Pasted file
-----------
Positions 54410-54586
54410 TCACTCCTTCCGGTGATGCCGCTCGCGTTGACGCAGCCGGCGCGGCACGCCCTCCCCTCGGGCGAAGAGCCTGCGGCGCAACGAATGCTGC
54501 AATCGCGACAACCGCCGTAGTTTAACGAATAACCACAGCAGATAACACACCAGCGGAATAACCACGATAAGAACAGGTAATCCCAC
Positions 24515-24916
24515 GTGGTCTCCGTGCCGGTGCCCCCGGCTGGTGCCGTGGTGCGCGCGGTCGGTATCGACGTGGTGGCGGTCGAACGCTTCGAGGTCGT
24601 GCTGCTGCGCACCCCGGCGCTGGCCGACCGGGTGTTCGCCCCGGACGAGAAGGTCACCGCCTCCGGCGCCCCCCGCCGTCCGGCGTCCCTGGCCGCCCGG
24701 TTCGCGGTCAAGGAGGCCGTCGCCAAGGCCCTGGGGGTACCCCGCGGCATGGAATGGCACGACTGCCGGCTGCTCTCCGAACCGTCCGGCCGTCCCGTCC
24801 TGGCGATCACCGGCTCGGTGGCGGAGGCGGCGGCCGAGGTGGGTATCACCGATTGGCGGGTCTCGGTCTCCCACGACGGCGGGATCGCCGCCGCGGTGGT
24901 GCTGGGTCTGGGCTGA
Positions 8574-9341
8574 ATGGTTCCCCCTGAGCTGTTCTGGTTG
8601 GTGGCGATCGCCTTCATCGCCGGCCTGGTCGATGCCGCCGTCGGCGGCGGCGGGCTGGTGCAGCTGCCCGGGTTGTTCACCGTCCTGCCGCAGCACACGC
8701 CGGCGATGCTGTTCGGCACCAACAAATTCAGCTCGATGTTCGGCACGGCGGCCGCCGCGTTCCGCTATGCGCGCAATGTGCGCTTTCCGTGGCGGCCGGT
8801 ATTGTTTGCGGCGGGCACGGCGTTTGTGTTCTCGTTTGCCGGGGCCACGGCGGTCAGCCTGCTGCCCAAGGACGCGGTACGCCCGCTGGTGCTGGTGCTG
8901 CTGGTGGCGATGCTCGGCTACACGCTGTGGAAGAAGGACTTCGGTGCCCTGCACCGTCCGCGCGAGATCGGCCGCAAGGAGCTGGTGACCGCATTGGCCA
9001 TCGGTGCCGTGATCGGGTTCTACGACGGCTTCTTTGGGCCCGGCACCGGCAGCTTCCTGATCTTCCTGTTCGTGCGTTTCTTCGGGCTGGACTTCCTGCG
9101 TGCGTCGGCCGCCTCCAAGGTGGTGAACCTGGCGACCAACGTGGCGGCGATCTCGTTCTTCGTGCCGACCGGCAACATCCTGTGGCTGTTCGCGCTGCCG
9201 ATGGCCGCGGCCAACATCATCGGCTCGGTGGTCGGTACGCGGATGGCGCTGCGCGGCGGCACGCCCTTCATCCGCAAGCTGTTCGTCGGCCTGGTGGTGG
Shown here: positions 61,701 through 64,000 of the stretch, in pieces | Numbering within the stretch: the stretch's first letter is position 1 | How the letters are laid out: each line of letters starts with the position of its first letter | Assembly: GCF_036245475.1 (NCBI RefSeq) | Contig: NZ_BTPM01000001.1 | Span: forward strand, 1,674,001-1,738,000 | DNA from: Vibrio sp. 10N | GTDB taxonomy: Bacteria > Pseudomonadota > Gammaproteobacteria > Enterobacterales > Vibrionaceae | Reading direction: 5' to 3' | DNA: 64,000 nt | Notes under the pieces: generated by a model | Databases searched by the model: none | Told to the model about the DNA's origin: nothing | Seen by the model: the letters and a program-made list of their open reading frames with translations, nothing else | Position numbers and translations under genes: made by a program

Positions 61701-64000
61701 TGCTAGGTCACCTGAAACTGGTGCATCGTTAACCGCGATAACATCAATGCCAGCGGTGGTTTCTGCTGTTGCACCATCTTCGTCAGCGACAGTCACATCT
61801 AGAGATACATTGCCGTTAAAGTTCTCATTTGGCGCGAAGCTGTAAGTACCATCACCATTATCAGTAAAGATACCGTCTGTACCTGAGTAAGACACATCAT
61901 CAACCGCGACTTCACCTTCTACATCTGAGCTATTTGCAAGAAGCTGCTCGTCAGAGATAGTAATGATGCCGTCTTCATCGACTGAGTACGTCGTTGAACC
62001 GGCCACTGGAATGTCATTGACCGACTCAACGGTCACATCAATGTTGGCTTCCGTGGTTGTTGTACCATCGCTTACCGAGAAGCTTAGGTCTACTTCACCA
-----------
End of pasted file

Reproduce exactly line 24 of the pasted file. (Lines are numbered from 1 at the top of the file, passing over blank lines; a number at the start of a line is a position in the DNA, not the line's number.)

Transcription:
62001 GGCCACTGGAATGTCATTGACCGACTCAACGGTCACATCAATGTTGGCTTCCGTGGTTGTTGTACCATCGCTTACCGAGAAGCTTAGGTCTACTTCACCA